Question put and agreed to.

Resolved,

That the Committee has considered the motion, That the Motion in the name of Mr David Lidington relating to the appointment of Professor Elan Closs Stephens as an Electoral Commissioner shall be treated as if it related to an instrument subject to the provisions of Standing Order No. 118 (Delegated Legislation Committees) in respect of which notice of a motion has been given that the instrument be approved.

Committee rose.

Draft Barnsley, Doncaster, Rotherham and Sheffield Combined Authority (Election of Mayor) (Amendment) Order 2017

The Committee consisted of the following Members:

Chair: Ian Paisley

† Allen, Heidi (South Cambridgeshire) (Con)

† Crabb, Stephen (Preseli Pembrokeshire) (Con)

† Davies, Chris (Brecon and Radnorshire) (Con)

† Doyle-Price, Jackie (Thurrock) (Con)

† Drax, Richard (South Dorset) (Con)

† Foxcroft, Vicky (Lewisham, Deptford) (Lab)

† Harris, Rebecca (Castle Point) (Con)

† Howell, John (Henley) (Con)

† Jarvis, Dan (Barnsley Central) (Lab)

† Jayawardena, Mr Ranil (North East Hampshire) (Con)

Johnson, Alan (Kingston upon Hull West and Hessle) (Lab)

† McMahon, Jim (Oldham West and Royton) (Lab)

Mahmood, Shabana (Birmingham, Ladywood) (Lab)

† Malthouse, Kit (North West Hampshire) (Con)

† Mann, John (Bassetlaw) (Lab)

† Percy, Andrew (Parliamentary Under-Secretary of State for Communities and Local Government)

Juliet Levy, Kenneth Fox, Committee Clerks

† attended the Committee

Second Delegated Legislation Committee

Tuesday 7 March 2017

[Ian Paisley in the Chair]

Draft Barnsley, Doncaster, Rotherham and Sheffield Combined Authority (Election of Mayor) (Amendment) Order 2017

I beg to move,

That the Committee has considered the draft Barnsley, Doncaster, Rotherham and Sheffield Combined Authority (Election of Mayor) (Amendment) Order 2017.

It is a pleasure to serve under your chairmanship, Mr Paisley. The order was laid before the House on 6 February 2017. If approved and made, it will postpone the mayoral election in the Sheffield city region, meaning that the Mayor will first take office in May 2018, rather than May 2017. It also sets the duration of the first mayoral term as four years, with the next election being held in May 2022.

Before I say anything further on the order, I reiterate the Government’s commitment to the devolution deal that we negotiated with the Sheffield city region, which we signed on 15 October 2015. That deal not only transfers significant powers on a range of policy areas from this place to the Sheffield city region, but injects more than £1 billion into the city region to boost growth. That is the only deal on the table for the area, and I trust local leaders are as committed to it as the Government. That is certainly what we wish to hear.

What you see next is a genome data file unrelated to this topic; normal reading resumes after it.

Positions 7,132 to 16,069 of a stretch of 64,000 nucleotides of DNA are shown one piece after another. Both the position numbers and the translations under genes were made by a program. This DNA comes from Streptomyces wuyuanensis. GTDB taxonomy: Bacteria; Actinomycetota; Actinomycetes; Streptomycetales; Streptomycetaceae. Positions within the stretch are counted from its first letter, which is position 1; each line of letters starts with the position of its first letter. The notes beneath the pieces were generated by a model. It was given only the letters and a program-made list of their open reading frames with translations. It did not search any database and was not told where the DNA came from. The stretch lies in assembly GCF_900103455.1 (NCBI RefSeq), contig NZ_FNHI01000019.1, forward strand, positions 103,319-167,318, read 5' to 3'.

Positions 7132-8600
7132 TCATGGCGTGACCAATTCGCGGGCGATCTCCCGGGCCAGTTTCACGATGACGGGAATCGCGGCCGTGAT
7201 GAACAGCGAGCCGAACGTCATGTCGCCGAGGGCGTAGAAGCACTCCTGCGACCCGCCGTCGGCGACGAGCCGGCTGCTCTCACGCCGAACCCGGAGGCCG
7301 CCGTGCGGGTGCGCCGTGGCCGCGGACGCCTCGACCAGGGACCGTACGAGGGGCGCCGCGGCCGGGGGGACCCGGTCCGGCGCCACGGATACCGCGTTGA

In recent days and weeks, there have been alternative devolution proposals for Yorkshire as a whole, but I make it absolutely clear that the Government are committed to the Sheffield city region and have no interest in negotiating outside that. We hope that local leaders of the four local authorities in South Yorkshire will also confirm their commitment to the deal which, as I said, transfers significant powers and funding from this place to the region.

The Minister knows that there was a discussion just the other day about whether some of the funding might be released to the Sheffield city region ahead of the mayoral election. Will he saying something about that, and what the specific criteria for releasing some of that funding might be?

I am more than happy to respond to that specific point. In previous devolution deals, we have made advance payments on the gain share funding ahead of the mayoral elections. There is no specific requirement around that. In this case, we wish the consultation to take place, on which I will say more in a moment, and for some of the powers and other orders to pass through the House. We also require an absolute, cast-iron guarantee that the leaders of the four South Yorkshire local authorities in the Sheffield city region are fully committed to the deal. It is possible to make gain share payments before the mayoral elections take place, and we would be prepared to look at that—although while having regard to what I have just said.

In bringing the order before Parliament, we are responding to a request from the Sheffield city region’s local leaders. On 11 January this year, those leaders met as a combined authority and concluded that it was no longer possible to achieve a mayoral election in the Sheffield city region in May this year, and they agreed and announced that they will work towards a mayoral election in May 2018. They explained in their announcement that they had reached those decisions because of the need for the combined authority to undertake a further consultation before it was possible for an order to be made that conferred powers on the Mayor and the city region, as envisaged in the devolution deal negotiated with the Government.